Still. Middlesbrough. Was he not being courted by Premiership clubs? Did Kayserispor not offer him mega bucks to join former Ranger Shoto Arveladze in Turkey?

Yes they did. But the chance to link up with Willo Flood doesn't come round all that often.

And nor does the chance to enjoy Teeside's most magnificent creation.

Is it a coincidence that so many SPL players are ending up in a city where the late night snacks are even more unhealthy than our own?

It can't be:

I recently found myself ravenous in Middlesbrough town centre on a Saturday night after a work assignment, and was directed by a zealous local friend towards what is by far Teesside's most popular fast food – a 'parmesan' (from 'chicken parmesan'), shortened to 'parmo' in general parlance.

The 'Meat Feast Parmo' I ordered for £6.50 consisted of a chicken escalope marginally smaller than a satellite dish, deep fried in breadcrumbs, covered in b├ęchamel sauce and melted cheddar cheese, and then topped with pepperoni, bacon, more cheese, and ladles of creamy garlic sauce. The one bit of protein the parmo does not seem to contain is parmesan.

This extraordinary beast of a late-night 'snack' is served with a mountain of chips and the most sarcastic portion of salad you've ever seen in your life. As you can see, it filled the 12" pizza box it was served in. I ate a third of it with gusto, paused, came up for air, and suddenly felt quite ill. But I'd buy one again in a shot, however many placards my colon might wave in protest at this idea.

How could anyone resist that?

Gordon Strachan: The Parmo Piper of Riverside.

> Money: By hanging around at Ibrox for so long Boyd has made himself a pretty penny. But he's deprived both Rangers and Kilmarnock of transfer fees and add ons that they could both do with. How much sympathy you have for them will depend on your allegiances. But when you consider that Boyd could have set his sights higher than Middlesbrough had he left in January it might leave a bit of a sour taste in Govan and Ayrshire.

> I have tried a Parmo. Beyond words. Not a regular thing but there's something about it. I'd be happy to fall behind Chris Killen in the striking pecking order for the chance to have a Parmo forever to hand.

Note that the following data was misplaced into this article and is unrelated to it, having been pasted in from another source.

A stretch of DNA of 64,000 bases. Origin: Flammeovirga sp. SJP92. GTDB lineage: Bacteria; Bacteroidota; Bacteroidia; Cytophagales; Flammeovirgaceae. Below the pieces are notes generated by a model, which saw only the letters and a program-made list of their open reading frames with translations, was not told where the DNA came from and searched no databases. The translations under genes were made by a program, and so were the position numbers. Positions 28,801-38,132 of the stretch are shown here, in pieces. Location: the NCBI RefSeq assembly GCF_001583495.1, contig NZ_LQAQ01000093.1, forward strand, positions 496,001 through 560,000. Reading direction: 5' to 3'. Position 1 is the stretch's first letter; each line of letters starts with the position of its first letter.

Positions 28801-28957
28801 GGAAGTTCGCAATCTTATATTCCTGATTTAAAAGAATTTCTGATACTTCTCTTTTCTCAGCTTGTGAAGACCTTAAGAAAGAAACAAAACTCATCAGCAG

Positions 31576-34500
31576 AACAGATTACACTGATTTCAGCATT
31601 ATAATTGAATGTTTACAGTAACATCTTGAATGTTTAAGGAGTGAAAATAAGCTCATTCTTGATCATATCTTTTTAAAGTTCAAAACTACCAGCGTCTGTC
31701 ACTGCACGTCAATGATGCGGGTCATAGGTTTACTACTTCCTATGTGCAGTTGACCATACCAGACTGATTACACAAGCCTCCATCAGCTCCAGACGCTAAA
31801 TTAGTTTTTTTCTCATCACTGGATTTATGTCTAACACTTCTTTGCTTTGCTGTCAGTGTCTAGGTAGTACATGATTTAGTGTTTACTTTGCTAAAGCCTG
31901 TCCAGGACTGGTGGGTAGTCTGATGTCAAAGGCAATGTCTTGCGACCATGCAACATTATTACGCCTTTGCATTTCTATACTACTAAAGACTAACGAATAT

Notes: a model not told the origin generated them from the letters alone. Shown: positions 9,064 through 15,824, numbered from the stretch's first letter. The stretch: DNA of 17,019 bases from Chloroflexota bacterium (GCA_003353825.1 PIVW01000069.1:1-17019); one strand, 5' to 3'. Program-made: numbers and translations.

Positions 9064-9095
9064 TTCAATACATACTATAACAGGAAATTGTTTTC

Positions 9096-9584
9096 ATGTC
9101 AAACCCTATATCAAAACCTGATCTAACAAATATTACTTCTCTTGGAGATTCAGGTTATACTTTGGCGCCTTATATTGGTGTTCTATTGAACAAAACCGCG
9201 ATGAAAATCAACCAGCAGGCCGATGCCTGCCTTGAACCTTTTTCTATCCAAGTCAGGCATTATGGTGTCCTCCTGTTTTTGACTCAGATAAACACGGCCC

Germany v Spain At The World Cup

The obligatory YouTube round up.

The big game was the final of Euro 2008 when Spain took the trophy but will restrict ourselves to the World Cup.

We begin with the glamour of Birmingham in 1966. And a German win:

1982 and the hosts are on the losing side as Germany repeat their 2-1 win from 1966:

And 1994. 1-1 all this one meaning Germany hold the World Cup advantage going into tonight:


Well, friends, brace yourselves for a few more days of cliched musical montages and mindless platitudes as such cultural experts as Alan Shearer and Andy Townsend tell us what the World Cup has meant to Africa.

Don't let FIFA off the hook though.

Stefan Szymanski writes in the New Statesman about how Blatter and Co ensure they are always the World Cup's biggest winners:

There is no doubt that the World Cup has been a joyous party for those lucky enough to attend. There is also no doubt that it has been a bon­anza for Fifa, football's governing body. The commercial income accruing to Fifa will come to about £2.2bn for TV rights, sponsorship and merchandising, while an estimated £800m has been spent on organising the tournament and £700m on local development projects.

Fifa, therefore, generates a tidy profit of £700m, which it either retains to promote its own pet projects or disburses to national football associations: a significant bargaining chip in the hands of its 24-man executive committee. In 2004, the projected cost to the South African taxpayer for hosting the finals was R2.3bn, or £200m (the bid book was lost for years until the Mail and Guardian posted it online in June); the current figure is said to be R33bn (£3bn). Fifa does not pay for the stadiums, but gets to put its brand all over development projects in the host country. And what does South Africa get in return for its investment?

The organisers claim that the event will produce an economic stimulus of R55bn (£4.8bn), generating in excess of 300,000 additional foreign tourists and promoting growth across the economy. Similar claims have been made for previous World Cups and other major sporting events, especially the summer Olympic Games. Politicians seem especially fond of claiming that major events bring significant economic benefits. This case rests on two foundations: first, that the building of stadiums and related infrastructure will boost the construction industry, with knock-on effects into the wider economy; second, that there will be a large influx of foreign visitors. (More)

> As we're in a Fick FUFA frame of mind please also have a look at Pitch Invasion's tale of the lost official film of the 1938 World Cup. FIFA don't seem to acknowledge that the film even exists. Do the Nazi salutes embarrass them?

Farewell Fergie

BARRY FERGUSON’S decision to quit international football is one that may have some apologists within the media ready to finally write his Scotland obituary. For me, it’s no big loss.

The former Rangers captain has finally decided to called time on his international career and has reportedly informed coach Craig Levein, presumably sitting by his phone in eager anticipation at what Baz was going to do.